Tag Archives: Congo

Scholars’ Circle – Humanity’s Crisis in Yemen -/- WARs in our times – June 3, 2018

First, Yemen is facing one of the worst humanitarian crisis on earth. How did it get to this? And what should be done?[ dur: 27 mins. ]

  • Dr. Charles Schmitz is a professor of geography at Towson University in Baltimore, Maryland. From 2004 to 2014, he served as president of the American Institute for Yemeni Studies. He is an affiliated scholar with the Middle East Institute in Washington DC. Professor Schmitz is the co-author of Historical Dictionary of Yemen.
  • Hammoud Salhi is Professor and Dean of Undergraduate Studies at Cal State Dominguez Hills. He is a host of SWANA Region Radio on KPFK in Los Angeles. He is a commentator for Arabic media.

Then, scholars note that the world is waging fewer wars, but that the wars that are waged are more brutal and intractable. How far have we come in the science of making peace? [ dur: 31 mins. ]

  • George Lopez is Vice President and Director of International Conflict Management at US Institute of Peace. He is the co-author of Sanctions and the Search for Security: Challenges to UN Action.
  • Ervin Staub is Professor of Psychology at the University of Massettuces, Amherst. He is the author of The Psychology of Good and Evil: Why Children, Adults, and Groups Help and Harm Others.
  • Norrin Ripsman is Professor of Political Science at Concordia University. She is the co-author of Globalization and the National Security State.

This program is produced with generous contribution from Ankine Aghassian, Melissa Chiprin, Tim Page, Mike Hurst and Sudd Dongre.

Scholars’ Circle-Politics-in-Soviet-Union-/-Poverty-in-Mineral-Wealth-Jan. 11th, 2015

First, while many in the West decry the politics of the former Soviet Union countries as corrupt and anti-democratic, our guest Professor Henry Hale argues, that there are much better ways of understanding the processes and politics of patronal systems. Part two of a two part discussion with Professor Henry Hale author of Patronal Politics: Eurasian Regime Dynamics in Comparative Perspective. [ dur: 20 mins. ]

  • Henry E. Hale is Associate Professor of Political Science and International Affairs at The George Washington University. His books include Patronal Politics: Eurasian Regime Dynamics in Comparative Perspective, The Foundations of Ethnic Politics: Separatism of States and Nations in Eurasia and the World and Why Not Parties in Russia? Democracy, Federalism, and the State.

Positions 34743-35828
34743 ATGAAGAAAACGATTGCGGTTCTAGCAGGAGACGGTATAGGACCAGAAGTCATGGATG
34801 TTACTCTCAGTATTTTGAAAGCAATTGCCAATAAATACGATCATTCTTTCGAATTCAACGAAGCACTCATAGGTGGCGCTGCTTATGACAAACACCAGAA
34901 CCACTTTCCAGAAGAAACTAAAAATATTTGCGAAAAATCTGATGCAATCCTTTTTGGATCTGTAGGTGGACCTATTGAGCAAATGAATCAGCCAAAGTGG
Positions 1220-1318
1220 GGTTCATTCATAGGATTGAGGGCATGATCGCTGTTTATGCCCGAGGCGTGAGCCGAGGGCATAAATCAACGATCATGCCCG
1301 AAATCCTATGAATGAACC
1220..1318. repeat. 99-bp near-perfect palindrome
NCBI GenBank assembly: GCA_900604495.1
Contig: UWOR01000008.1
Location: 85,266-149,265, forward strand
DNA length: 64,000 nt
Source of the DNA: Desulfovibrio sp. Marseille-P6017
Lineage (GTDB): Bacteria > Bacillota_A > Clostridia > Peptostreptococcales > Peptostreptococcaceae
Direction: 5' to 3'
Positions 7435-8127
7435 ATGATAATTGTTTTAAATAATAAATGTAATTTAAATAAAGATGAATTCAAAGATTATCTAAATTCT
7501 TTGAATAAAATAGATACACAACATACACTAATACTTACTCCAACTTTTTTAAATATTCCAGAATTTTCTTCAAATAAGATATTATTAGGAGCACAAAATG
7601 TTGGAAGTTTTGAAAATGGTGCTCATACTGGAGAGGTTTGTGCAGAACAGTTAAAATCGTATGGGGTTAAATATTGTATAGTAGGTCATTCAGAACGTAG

Then, what is the relationship between minerals such as oil, diamonds and gold and conflict, authoritarianism and poverty? This week’s scholars have spent years studying how these so-called extractive industries “mining and drilling” impact people’s lives, their governance and the environment throughout the world. How can countries so rich in mineral wealth remain mired in so much poverty? [ dur: 38mins. ]

  • ​Jeffery Mantz is a Professor of Anthropology at George Mason University. His publications include From Digital Divides to Creative Destruction: the Congolese ‘blood mineral’ trade and the fashioning of digital age knowledge economies.​
  • Michael Ross is a Professor of Political Science at UCLA. ​His books include The Oil Curse: How Petroleum Wealth Shapes the Development of Nations and Timber Booms and Institutional Breakdown in Southeast Asia​.​
  • Suzana Sawyer is a Professor of Anthropology at ​ ​the University of California, Davis. Her books include Crude Chronicles: Indigenous Politics, Multinational Oil, and Neoliberalism in Ecuador and The Politics of Resource Extraction: Indigenous Peoples, Multinational Corporations and the State.

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The Scholars’ Circle & Insighters Radio- Dec. 29th, 2013

In this hour, the conflict in South Sudan has claimed 1000 lives, according to a United Nations humanitarian official. Leaders in Africa are working to negotiate a peace agreement between South Sudan’s government and the rebels. But South Sudan, as the world’s newest country, faces many more crises. We speak with a nurse from the organization Doctors Without Borders, or Medicin sans Frontiere, who has recently returned from South Sudan. [ dur: 20 mins. ]

  • Mariam Czech , Nurse MSF.

Then, what is the relationship between minerals, such as oil, diamonds, gold, and conflict, authoritarianism and poverty? This week’s scholars have spent years studying how these so-called extractive industries—mining and drilling—impact people’s lives, their governance, and the environment, throughout the world. How can countries so rich in mineral wealth remain mired in so much poverty?

  • Jeffery Mantz, Professor of Anthropology, George Mason University;
  • Michael Ross, Professor of Political Science, UCLA; Author of The Oil Curse: How Petroleum Wealth Shapes the Development of Nations
  • Suzana Sawyer, Professor of Anthropology, UC Davis. Author of Crude Chronicles: Indigenous Politics, Multinational Oil, and Neoliberalism in Ecuador

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